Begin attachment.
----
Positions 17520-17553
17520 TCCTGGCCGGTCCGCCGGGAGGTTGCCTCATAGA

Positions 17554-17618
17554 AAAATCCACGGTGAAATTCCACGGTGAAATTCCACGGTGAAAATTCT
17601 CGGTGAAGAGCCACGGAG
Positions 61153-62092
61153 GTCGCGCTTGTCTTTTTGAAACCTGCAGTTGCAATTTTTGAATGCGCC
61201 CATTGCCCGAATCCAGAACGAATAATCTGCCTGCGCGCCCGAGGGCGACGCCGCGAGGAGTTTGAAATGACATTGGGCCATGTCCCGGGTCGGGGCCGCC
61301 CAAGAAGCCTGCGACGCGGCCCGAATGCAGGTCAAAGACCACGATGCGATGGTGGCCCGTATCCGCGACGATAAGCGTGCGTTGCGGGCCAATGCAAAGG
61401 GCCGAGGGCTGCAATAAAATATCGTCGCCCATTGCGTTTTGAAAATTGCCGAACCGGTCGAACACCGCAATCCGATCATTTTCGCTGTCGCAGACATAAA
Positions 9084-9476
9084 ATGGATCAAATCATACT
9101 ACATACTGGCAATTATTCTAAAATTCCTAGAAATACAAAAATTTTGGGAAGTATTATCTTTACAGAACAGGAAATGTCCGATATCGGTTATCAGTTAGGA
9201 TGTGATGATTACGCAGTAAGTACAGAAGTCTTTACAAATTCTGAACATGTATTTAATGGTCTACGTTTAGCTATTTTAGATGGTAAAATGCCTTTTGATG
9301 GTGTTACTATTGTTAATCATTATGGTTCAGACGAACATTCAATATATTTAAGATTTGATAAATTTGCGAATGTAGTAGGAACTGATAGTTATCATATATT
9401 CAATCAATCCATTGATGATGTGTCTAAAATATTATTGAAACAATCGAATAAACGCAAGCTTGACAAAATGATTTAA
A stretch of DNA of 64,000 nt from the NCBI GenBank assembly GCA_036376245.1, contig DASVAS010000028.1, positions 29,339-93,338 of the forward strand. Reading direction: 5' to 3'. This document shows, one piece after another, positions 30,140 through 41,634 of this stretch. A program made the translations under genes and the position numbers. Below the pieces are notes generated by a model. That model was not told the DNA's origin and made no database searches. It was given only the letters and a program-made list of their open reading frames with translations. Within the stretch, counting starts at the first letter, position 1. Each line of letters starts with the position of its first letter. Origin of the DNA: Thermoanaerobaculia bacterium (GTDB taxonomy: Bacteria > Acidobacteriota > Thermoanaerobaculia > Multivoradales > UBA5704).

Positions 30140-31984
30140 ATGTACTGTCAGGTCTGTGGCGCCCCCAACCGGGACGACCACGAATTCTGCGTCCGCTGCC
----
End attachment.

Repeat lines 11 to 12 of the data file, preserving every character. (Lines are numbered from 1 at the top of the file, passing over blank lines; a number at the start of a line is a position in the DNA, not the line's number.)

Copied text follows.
Positions 9084-9476
9084 ATGGATCAAATCATACT